Best of Last Week – High-temp superconductivity, ice cream changes colors when licked and more sophisticated ransomeware

Aug 04, 2014 by Bob Yirka report
This artist's representation shows the Fermi bubbles towering above and below the galaxy. Credit: NASA's Goddard Space Flight Center

(Phys.org) —Last week was a big one for research into practical applications as one team of physicists unlock nature of high-temperature superconductivity—the team identified what is believed to be the "quantum glue" that underlies a promising type of superconductivity, possibly paving the way to real applications. Meanwhile, researchers are working with tiny magnets, huge fields: Nanoscale ferromagnetic electrodes create chemical equivalent of solid-state spin valve—they propose that the limitations of using a magnetic gradient force field to manipulate paramagnetic molecules precisely can be dealt with by using very tiny ferromagnetic electrodes to produce powerful localized force fields that can be fine-tuned by an external magnetic field. And in Spain, a a physicist creates ice cream that changes colors as it's licked—secret ingredients respond to temperature change and chemicals found in the mouth.

Last week was pretty big for space research as well as a computer model shows the moon's core surrounded by liquid and it's caused by Earth's gravity—the simulations by the model upend theories that suggest the moon is completely solid. Another team analyzing data from x-ray detectors sent above Earth's atmosphere two years ago as part of the DXL mission found evidence of a local hot bubble carved by a supernova—the suspected origins of the soft X-ray glow permeating the night sky. And sadly, another team reports that despite extensive analysis, Fermi bubbles defy explanation—there is still no good explanation for the existence of the two massive bubbles that stretch tens of thousands of light-years above and below the Milky Way Galaxy.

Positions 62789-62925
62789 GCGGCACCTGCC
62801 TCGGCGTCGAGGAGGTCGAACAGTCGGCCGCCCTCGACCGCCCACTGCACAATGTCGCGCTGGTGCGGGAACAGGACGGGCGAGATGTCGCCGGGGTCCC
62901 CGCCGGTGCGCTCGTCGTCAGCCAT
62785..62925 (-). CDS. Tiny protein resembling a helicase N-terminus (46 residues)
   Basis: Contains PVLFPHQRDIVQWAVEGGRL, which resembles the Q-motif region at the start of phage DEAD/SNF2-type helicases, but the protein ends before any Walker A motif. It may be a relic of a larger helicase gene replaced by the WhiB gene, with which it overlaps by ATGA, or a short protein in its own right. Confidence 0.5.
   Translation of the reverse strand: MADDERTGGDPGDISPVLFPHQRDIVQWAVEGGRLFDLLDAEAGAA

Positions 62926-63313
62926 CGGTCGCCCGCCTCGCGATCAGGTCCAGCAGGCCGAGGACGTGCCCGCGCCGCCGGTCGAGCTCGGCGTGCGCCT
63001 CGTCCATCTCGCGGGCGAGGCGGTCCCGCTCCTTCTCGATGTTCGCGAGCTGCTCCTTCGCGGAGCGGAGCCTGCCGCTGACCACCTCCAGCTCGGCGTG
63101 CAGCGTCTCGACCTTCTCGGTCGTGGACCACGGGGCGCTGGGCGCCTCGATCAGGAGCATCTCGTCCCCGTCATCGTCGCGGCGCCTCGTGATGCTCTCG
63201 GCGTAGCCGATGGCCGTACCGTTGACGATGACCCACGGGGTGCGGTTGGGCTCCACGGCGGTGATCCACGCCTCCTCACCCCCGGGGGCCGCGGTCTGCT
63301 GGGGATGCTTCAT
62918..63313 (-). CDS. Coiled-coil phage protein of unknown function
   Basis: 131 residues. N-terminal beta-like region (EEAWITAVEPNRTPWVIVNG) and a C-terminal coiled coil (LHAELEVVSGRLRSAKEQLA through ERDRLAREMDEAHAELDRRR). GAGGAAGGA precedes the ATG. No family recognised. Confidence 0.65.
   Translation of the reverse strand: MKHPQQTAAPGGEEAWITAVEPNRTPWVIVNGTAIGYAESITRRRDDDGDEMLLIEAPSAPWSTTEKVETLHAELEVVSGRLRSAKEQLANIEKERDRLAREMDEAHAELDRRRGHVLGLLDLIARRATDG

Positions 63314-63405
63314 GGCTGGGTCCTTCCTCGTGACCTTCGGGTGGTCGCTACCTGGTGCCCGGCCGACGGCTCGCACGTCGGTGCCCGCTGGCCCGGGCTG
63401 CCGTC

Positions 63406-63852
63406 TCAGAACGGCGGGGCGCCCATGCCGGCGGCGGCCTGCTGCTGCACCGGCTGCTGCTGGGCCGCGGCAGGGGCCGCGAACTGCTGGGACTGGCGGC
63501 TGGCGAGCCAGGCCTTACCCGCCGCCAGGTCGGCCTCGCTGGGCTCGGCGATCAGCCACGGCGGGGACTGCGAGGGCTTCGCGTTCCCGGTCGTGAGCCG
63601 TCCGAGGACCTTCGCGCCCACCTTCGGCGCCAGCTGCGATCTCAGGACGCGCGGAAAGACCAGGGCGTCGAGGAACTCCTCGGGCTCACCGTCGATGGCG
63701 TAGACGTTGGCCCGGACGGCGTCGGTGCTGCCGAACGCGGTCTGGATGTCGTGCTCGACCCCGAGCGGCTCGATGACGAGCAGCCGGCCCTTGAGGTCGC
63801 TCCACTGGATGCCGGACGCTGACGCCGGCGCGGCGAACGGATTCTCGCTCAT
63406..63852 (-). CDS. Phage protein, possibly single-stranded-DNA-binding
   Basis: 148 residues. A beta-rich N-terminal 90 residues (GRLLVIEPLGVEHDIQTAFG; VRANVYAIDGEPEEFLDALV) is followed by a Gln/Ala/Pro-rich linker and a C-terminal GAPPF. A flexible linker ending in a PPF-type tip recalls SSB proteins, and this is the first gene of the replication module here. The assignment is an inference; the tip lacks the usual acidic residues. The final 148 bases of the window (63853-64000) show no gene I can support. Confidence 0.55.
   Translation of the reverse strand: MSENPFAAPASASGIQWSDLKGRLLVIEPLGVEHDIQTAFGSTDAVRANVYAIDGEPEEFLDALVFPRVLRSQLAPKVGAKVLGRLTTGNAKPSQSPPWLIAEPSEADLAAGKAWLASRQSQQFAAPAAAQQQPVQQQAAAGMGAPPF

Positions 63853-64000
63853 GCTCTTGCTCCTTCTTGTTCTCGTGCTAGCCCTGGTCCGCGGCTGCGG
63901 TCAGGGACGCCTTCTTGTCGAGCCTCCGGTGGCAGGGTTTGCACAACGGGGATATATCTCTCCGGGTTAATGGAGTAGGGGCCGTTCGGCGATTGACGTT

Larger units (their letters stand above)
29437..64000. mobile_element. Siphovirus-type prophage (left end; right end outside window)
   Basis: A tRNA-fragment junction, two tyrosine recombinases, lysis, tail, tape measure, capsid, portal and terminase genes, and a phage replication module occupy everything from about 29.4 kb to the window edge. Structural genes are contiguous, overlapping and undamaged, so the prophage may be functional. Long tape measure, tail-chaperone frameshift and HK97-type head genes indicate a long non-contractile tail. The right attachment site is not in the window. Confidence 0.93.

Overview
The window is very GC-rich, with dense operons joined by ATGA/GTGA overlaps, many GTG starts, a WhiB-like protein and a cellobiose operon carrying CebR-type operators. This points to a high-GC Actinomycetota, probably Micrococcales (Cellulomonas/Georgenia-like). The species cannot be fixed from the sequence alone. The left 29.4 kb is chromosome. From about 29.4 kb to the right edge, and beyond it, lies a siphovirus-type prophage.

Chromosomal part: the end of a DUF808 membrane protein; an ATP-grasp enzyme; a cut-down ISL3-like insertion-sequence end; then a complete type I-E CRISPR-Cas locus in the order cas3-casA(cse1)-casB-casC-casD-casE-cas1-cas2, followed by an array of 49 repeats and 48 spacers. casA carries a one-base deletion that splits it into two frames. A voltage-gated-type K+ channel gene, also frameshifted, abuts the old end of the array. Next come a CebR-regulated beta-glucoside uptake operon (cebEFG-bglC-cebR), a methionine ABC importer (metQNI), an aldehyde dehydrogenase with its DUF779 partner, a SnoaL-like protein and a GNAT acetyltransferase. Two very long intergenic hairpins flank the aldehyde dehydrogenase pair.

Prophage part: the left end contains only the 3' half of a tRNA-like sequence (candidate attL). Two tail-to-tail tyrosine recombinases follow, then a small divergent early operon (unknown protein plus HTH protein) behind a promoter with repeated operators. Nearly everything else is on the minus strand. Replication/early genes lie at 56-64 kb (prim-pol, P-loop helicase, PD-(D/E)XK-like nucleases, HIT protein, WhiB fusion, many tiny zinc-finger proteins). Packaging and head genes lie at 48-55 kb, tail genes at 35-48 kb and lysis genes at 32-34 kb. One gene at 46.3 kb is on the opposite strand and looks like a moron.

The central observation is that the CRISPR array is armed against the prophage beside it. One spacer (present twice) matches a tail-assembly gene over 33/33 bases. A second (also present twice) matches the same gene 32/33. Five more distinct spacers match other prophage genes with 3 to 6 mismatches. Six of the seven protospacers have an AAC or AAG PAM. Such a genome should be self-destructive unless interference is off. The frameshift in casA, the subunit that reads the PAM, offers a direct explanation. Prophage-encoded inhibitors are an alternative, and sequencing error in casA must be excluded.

In medical news, researchers last week reported they believe they have found a glucose "control switch" in the brain key to both types of diabetes. Now if the switch can be manipulated by drugs, it might be possible to better control glucose levels in the blood. Also, another team of researchers reported a new type of ransomware more sophisticated and harder to defeat. If your computer is infected, it will encrypt your data and demand payment for decryption, leaving you feeling angry and vulnerable and wishing you'd backed up your stuff on removable medium.

And finally, a team of researchers in Texas has found that the pain reliever Ibuprofen relieves women's hurt feelings, not men's, which may or may not seem fair to some, but not others.

Explore further: Tiny magnets, huge fields: Nanoscale ferromagnetic electrodes create chemical equivalent of solid-state spin valve

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